Sem ¡mythical Beast of West Asia and the Indian subcontinent.
Etymology: Old Persian, "man-eater," from martiya ("man") + khvar ("to eat"). A corrupt reading of Aristotle turned the Greek variant martikhora to manticora.
Variant names: Manticore, Man-tiger, Martikhora (Greek).
Physical description: Size of a lion. Red color. Head is like a man's. Gray or blue eyes. Large ears. Three rows of teeth in each jaw. Stingers on a pointed, scorpion-like, 18-inch tail.
Behavior: Sting from tail is said to be fatal. Can shoot foot-long spines in its tail a distance of 100 feet. Hunted by locals mounted on elephants.
Distribution: India; Iran. Possible explanations:
(1) According to Valentine Ball, the Tiger (Panthera tigris) has a small, clawlike dermal structure at the end of its tail. Its whiskers can also cause lacerations. The three rows of teeth might refer to the tiger's trilobate molars. Tigers were hunted in ancient times by local princes who rode elephants. Man-eating tigers are feared by villagers in India. A tiger wounded by porcupine quills may prevent it from taking its usual prey and force it to become a man-eater. Distorted accounts of the Caspian Tger(P. t. virgata) could be another source of information.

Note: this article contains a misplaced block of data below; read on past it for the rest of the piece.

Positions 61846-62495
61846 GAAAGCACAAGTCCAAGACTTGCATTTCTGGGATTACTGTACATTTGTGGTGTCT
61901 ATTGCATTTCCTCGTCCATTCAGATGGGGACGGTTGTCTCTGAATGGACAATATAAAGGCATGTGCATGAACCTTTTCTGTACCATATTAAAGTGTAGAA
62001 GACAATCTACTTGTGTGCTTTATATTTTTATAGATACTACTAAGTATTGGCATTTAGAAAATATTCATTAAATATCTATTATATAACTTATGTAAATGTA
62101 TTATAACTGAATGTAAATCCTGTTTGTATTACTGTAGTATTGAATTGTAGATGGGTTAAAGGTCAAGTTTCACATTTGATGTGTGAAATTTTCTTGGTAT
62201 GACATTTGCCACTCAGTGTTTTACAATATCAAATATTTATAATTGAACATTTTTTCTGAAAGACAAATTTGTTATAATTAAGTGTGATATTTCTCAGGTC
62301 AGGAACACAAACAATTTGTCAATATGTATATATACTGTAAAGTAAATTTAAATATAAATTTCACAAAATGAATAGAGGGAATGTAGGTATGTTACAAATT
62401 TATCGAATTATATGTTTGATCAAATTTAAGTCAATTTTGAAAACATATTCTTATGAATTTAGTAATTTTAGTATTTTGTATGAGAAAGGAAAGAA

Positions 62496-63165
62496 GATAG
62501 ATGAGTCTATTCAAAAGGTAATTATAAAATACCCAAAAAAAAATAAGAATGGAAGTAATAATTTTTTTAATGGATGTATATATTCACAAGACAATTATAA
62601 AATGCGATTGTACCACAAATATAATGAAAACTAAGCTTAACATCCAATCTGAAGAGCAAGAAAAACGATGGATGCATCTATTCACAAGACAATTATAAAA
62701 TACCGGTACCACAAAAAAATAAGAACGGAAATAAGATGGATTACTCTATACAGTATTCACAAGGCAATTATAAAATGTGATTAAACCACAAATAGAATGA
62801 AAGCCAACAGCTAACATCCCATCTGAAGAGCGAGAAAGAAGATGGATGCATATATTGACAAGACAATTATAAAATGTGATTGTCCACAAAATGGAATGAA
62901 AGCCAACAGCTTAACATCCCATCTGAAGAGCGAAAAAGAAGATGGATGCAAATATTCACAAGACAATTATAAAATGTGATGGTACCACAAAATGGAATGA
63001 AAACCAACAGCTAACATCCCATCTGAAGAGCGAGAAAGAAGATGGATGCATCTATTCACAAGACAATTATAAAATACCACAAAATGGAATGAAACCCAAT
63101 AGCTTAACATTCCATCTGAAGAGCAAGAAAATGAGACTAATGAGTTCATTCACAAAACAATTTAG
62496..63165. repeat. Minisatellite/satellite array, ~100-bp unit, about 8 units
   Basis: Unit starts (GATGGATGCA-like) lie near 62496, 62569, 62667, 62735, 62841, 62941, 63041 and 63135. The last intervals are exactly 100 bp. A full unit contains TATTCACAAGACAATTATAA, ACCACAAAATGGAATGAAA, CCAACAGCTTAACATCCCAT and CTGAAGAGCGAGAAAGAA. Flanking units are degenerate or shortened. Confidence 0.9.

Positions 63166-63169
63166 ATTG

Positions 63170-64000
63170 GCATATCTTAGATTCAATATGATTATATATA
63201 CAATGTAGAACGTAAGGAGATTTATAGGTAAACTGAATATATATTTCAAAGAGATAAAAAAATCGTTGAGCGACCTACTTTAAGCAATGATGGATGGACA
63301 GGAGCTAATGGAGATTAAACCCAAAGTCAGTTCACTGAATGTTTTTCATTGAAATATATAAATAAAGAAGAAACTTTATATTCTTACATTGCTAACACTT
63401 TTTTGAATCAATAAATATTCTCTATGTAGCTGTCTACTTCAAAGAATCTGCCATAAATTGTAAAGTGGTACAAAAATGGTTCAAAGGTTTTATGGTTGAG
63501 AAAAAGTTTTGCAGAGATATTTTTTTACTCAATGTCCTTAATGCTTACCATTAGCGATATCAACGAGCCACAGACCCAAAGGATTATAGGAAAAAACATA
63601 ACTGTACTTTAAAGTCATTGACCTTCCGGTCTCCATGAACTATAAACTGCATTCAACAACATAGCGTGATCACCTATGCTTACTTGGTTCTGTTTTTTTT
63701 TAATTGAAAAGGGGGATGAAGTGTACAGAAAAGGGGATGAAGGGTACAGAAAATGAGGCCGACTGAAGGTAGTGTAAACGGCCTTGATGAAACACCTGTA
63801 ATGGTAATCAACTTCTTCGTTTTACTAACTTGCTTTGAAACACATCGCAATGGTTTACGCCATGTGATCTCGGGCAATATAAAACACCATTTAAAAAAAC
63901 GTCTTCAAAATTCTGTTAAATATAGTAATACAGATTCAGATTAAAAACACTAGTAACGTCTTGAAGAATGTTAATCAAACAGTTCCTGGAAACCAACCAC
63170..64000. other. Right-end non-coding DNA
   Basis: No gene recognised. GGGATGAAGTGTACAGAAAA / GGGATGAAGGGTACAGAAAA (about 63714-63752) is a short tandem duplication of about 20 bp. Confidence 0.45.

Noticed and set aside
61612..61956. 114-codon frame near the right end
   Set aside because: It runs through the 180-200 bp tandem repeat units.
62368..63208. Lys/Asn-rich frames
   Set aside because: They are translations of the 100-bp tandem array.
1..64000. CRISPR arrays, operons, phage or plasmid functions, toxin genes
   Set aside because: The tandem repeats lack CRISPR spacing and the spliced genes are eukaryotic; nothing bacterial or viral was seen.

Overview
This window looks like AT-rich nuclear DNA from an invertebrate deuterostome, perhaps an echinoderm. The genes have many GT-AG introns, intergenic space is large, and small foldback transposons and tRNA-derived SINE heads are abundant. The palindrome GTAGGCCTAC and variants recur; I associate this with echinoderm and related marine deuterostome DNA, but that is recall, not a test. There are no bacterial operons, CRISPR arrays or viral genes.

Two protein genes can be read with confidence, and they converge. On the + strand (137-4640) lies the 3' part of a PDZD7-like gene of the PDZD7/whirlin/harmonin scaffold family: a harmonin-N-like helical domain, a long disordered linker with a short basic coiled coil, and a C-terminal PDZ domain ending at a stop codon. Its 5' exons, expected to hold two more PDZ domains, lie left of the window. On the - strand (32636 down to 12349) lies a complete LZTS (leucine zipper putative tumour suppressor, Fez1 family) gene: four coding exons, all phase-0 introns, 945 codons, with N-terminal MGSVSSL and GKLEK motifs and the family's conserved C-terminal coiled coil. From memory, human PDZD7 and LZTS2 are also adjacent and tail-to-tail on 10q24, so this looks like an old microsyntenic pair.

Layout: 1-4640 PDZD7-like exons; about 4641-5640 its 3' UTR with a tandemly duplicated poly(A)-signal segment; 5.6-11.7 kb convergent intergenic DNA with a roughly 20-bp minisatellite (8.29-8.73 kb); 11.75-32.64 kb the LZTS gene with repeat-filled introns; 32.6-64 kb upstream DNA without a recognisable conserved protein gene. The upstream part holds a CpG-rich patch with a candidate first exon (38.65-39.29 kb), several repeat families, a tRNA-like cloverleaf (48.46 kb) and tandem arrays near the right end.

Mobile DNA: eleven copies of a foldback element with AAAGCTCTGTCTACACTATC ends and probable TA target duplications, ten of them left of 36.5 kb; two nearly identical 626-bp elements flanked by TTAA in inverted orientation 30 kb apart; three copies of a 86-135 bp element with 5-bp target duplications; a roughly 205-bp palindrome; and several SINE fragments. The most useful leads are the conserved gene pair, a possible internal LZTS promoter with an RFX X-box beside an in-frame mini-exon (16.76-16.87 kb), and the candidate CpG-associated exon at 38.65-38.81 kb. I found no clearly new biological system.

(2) The Indian crested porcupine (Hystrix indica) may have confused early travelers because it wounds tigers and leopards with its quills. However, it does not shoot them from a distance.
(3) The Slender loris (Loris tardigradus) of southern India may have contributed the tradition of a human face.
Sources: Ctesias, Indika, in J. W. McCrindle, ed., Ancient India (Calcutta, India: Thacker, Spink, 1882), pp. 11-12; Pausanias, A Description of Greece, trans. W. H. S. Jones (Cambridge, Mass.: Harvard University Press,
1918) (ix. 21.4); André Thevet, Cosmographie universelle (Paris: P. L'Huilier, 1575), vol. 1, p. 52; Jean de Thévenot, The Travels of Monsieur Thévenot into the Levant (London: H. Clark, 1687), pt. 3, chap. 4, p. 7; Valentine Ball, "The Identification of the Pygmies, the Martikhora, the Griffin, and the Dikarion of Ktesias," The Academy 23 (1884): 277; Peter Costello, The Magic Zoo (New York: St. Martin's, 1979), pp. 104-110.
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